David Gaita, First Grade Teacher Came Out to Class
Before gay marriage was legal anywhere in the U.S., before gay and lesbian characters were regulars on television sit-coms and dramas, Burr Elementary school teacher David Gaita came out to his first-grade class.
Gaita did not know that he was going to make national headlines when he walked into his classroom on May 17, 2000. While teaching a lesson on biographies, Gaita answered a student’s question directly, telling the children that if he had a boyfriend, he would be a man. A conversation ensued, at the first-grade level, about what it meant to be gay.
Gaita sent a letter to parents advising them of the discussion, and Principal Cynthia Bencal informed the rest of the school families. Some parents were angry that they had not been warned beforehand in order to prepare for discussions with their children, but most supported Gaita.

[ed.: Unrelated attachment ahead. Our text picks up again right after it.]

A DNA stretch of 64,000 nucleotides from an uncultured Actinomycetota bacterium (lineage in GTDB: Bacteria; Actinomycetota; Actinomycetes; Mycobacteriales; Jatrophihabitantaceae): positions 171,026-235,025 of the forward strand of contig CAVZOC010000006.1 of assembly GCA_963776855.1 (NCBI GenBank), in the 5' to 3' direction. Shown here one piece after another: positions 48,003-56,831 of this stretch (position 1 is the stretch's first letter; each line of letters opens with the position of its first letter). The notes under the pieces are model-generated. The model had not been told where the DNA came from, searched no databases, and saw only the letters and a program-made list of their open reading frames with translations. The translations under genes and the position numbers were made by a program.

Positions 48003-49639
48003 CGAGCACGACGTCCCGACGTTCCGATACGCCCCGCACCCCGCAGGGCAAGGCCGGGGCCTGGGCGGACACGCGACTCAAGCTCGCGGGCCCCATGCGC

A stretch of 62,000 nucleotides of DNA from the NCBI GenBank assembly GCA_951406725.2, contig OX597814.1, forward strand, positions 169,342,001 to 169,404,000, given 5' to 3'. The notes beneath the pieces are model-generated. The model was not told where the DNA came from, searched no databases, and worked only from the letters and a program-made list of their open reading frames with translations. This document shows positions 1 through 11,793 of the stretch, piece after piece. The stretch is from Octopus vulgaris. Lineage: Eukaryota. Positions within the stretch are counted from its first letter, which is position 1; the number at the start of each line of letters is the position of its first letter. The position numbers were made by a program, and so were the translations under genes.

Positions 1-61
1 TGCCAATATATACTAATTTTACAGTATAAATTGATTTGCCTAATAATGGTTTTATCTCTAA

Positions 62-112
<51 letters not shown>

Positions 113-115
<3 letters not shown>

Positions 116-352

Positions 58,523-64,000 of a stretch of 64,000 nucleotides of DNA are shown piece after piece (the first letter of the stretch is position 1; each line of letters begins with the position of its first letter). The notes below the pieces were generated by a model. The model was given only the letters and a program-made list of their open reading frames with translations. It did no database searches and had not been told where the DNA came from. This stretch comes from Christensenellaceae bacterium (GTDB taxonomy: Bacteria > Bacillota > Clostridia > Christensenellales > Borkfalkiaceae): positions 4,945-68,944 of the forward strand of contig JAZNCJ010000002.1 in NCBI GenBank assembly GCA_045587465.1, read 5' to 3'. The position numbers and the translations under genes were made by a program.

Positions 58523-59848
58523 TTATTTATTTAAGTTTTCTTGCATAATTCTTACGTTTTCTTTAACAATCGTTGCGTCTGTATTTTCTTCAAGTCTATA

The story hit the Boston Globe and almost immediately, made national headlines. Superintendent of schools Jeffrey Young spoke with the radio, television and print media, always expressing support for Gaita. Mayor David Cohen was equally supportive.
The reaction wasn’t all positive, though. One local radio station conducted a phone-in poll about whether Gaita should be fired. Gaita received death threats and hate letters from around the country, and, locally, vandals slashed the tires on his car.
The first graders kept learning and stopped using the term “gay” offensively, according to Gaita, who continues to teach first grade at Burr. (Photo courtesy of David Gaita.)
What Dave did that day was brave. And what’s amazing is that for the incoming class of first graders, any teacher in any state can do what Dave did.